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Agency under scrutiny

A Senate inquiry will investigate the competence and resourcing of AHPRA.

In two months time almost every nurse and midwife in Australia will be required to renew their registration if they want to be able to continue practicing.

But unless the well-known problems the Australian Health Practitioner Regulation Agency has had in processing registrations are fixed, there are concerns the agency won't be able to cope with the large volume.

These concerns have added to the urgency of a Senate inquiry, announced last month, that will investigate the competence and resourcing of AHPRA.

The Coalition, which moved for the inquiry, said the Senate's Finance and Public Administration References Committee would also look at the "implications of any maladministration of the registration process for Medicare benefits and private insurance claims" and the "liability for financial and economic loss incurred by health practitioners, patients and service providers resulting from any implications of the revised registration process".

Doctors, nurses and other health professionals have faced massive delays in renewing their registration.

Some have been de-registered and had to stop treating patients. Others treated patients while de-registered, despite all the problems this could pose including patients being denied Medicare rebates.

Since beginning operation, Nursing Review has received many comments from its readers on the national agency. The overwhelming majority has been negative.

One nurse wrote, that four months after making a complaint, he still hadn't received a response from AHPRA.

"This has caused considerable stress to myself and my family. It is a poor reflection on our profession," he said.

Admitting there have been some start-up issues as a result of the pace and scope of the change, AHPRA CEO Martin Fletcher, said the agency would cooperate with the inquiry.

"On any measure, the transition to national registration was a significant undertaking. The issues have been well documented and AHPRA now has an extensive program of work underway to address these and welcomes the opportunity to help the Senate understand these," Fletcher said.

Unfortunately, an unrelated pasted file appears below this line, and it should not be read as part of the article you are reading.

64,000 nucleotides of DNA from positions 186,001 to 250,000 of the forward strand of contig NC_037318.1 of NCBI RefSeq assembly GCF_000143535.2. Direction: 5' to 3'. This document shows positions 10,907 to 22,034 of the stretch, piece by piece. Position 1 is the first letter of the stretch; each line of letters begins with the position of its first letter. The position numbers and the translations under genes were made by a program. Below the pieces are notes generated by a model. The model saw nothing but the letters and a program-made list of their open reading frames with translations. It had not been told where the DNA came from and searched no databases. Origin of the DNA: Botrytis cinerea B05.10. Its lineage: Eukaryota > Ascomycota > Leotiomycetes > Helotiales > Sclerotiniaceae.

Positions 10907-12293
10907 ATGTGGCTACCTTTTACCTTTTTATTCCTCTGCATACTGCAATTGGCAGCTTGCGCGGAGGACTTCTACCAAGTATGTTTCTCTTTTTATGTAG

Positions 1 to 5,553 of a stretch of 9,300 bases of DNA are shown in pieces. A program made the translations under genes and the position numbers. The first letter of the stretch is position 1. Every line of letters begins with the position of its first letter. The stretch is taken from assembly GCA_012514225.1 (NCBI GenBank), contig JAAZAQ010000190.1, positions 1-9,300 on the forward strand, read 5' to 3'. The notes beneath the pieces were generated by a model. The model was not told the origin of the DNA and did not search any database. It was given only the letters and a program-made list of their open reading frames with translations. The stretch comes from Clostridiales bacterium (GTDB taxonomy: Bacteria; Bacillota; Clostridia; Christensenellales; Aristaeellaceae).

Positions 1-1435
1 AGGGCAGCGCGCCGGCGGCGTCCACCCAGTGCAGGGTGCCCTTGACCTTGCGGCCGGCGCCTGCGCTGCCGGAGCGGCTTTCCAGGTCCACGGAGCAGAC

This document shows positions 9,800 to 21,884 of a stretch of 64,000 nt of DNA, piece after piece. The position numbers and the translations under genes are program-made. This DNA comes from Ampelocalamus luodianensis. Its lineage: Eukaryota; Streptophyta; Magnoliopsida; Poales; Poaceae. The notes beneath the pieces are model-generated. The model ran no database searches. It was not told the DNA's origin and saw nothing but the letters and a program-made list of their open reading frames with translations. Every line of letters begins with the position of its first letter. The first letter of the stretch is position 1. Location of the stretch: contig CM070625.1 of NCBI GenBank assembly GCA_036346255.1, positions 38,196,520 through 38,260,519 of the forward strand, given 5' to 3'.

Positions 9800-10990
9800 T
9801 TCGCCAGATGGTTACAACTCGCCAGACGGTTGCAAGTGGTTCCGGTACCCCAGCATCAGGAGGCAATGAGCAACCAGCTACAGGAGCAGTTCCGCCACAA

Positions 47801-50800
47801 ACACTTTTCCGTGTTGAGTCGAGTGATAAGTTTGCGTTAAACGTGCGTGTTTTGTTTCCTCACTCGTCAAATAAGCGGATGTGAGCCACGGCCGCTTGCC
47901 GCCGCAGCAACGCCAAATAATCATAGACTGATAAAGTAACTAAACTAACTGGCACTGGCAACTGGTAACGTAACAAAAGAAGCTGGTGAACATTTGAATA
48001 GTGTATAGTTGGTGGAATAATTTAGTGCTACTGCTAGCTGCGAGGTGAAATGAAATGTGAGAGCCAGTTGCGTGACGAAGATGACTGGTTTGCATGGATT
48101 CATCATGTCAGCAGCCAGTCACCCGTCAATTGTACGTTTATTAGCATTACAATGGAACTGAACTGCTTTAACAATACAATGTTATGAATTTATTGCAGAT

More than 344,000 health practitioners have renewed their registration with the agency since July 1, 2010 and more than 31,500 health practitioners have registered for the first time and are now delivering health services throughout Australia.

The National Scheme involves significant change for all practitioners, who must now meet new registration standards set by National Boards and endorsed by Ministerial Council. New processes and systems have been established to support these additional requirements.

"AHPRA is firmly focused on ensuring these systems work effectively, that information is clear and accessible and helping practitioners in the health professions understand and meet their new responsibilities," Fletcher said.

"The national scheme has patient safety at its heart and our clear target is to realise the potential of the scheme to benefit the Australian community."

The inquiry is to report by May 13.

New English standard
The Nursing and Midwifery Board of Australia has confirmed that the current English language skills registration standard remains in place pending the outcome of an extensive consultation process.
The board has analysed more than 280 submissions received during the consultation process that closed on 14 January 2011. The consultation process provided feedback to the Board on potential changes to the standard.

The Board is now considering a final draft of the standard, developed as a result of the feedback provided.

Board Chair, Anne Copeland, said the timeframe for the introduction of the new standard depended on a number of factors including the approval requirements, development of an implementation plan and/or any transitional arrangements from the existing standard to a new registration standard.

"Under the National Law, the final standard approved by the Board must be considered - and approved - by the Australian Health Workforce Ministerial Council (AHWMC) before it can be implemented," Copeland said.

"However, I can assure applicants for registration and current students that the Board is finalising the revised standard as an absolute priority and is working closely with AHWMC to make sure this is progressed as efficiently as possible," Copeland said.

Should AHWMC approve the revised standard, she said there will be a smooth transition from the current to the new standard. It will be supported by detailed operating protocols to ensure consistent application of the new standard across all AHPRA offices and clear information on the Board website.

"In the meantime, the current standard remains in place and should guide all prospective applicants seeking registration as a nurse or midwife in Australia."

The board will update all stakeholders on the progress of its review of the current English Language Skills Standard as soon as new information is available. The Board will also publish all submissions received about the proposed English language skills standard on website in due course.

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